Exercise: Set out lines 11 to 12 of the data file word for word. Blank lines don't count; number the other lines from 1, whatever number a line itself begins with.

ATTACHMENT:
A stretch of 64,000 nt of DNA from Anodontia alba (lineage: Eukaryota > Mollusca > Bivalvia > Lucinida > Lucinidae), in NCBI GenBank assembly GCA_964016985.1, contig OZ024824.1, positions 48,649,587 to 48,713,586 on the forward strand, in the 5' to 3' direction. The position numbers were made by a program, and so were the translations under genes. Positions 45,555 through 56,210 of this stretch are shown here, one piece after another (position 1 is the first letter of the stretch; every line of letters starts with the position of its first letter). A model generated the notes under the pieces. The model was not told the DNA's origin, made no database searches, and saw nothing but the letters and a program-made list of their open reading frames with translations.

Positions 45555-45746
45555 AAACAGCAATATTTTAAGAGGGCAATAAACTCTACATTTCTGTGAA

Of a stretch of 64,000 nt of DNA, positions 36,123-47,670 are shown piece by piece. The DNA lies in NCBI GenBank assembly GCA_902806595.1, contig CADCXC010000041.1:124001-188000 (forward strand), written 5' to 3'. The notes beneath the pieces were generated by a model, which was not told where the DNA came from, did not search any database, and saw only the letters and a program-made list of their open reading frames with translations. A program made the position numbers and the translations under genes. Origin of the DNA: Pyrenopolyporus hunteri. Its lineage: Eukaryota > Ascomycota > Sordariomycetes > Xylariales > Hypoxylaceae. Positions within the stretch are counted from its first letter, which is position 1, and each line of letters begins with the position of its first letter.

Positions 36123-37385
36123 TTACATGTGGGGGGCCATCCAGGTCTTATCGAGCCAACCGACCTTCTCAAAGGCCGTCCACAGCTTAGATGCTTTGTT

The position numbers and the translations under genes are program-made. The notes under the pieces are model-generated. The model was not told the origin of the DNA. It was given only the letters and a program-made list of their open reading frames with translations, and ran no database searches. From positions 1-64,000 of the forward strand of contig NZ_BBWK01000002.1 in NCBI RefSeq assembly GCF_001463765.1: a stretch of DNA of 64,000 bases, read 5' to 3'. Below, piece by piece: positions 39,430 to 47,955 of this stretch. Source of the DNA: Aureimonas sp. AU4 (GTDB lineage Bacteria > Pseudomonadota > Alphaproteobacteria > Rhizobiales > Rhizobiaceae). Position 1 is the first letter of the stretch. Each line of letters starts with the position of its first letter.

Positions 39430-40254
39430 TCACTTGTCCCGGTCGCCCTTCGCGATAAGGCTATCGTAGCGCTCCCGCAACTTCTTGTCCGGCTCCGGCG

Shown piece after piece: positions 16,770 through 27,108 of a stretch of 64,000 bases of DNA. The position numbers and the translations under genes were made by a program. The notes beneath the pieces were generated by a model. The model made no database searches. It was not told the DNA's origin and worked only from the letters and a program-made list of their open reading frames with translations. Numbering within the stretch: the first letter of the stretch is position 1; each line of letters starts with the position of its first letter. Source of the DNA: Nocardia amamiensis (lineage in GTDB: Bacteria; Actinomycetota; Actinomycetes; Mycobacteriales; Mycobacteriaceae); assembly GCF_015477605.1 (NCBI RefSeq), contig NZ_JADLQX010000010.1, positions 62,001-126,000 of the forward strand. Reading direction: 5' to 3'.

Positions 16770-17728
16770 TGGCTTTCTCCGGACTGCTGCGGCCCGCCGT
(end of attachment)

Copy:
Positions 16770-17728
16770 TGGCTTTCTCCGGACTGCTGCGGCCCGCCGT